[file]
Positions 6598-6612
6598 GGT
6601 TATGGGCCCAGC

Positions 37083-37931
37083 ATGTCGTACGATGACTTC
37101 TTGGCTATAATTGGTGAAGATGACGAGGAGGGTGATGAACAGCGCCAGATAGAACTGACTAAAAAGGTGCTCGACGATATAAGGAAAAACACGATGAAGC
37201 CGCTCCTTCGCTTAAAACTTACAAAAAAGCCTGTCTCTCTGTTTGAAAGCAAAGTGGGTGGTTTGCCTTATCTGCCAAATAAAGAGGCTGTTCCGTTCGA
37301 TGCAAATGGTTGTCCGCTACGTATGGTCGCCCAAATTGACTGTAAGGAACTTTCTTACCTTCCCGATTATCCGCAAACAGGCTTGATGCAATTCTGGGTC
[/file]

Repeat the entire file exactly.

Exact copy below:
Positions 6598-6612
6598 GGT
6601 TATGGGCCCAGC

Positions 37083-37931
37083 ATGTCGTACGATGACTTC
37101 TTGGCTATAATTGGTGAAGATGACGAGGAGGGTGATGAACAGCGCCAGATAGAACTGACTAAAAAGGTGCTCGACGATATAAGGAAAAACACGATGAAGC
37201 CGCTCCTTCGCTTAAAACTTACAAAAAAGCCTGTCTCTCTGTTTGAAAGCAAAGTGGGTGGTTTGCCTTATCTGCCAAATAAAGAGGCTGTTCCGTTCGA
37301 TGCAAATGGTTGTCCGCTACGTATGGTCGCCCAAATTGACTGTAAGGAACTTTCTTACCTTCCCGATTATCCGCAAACAGGCTTGATGCAATTCTGGGTC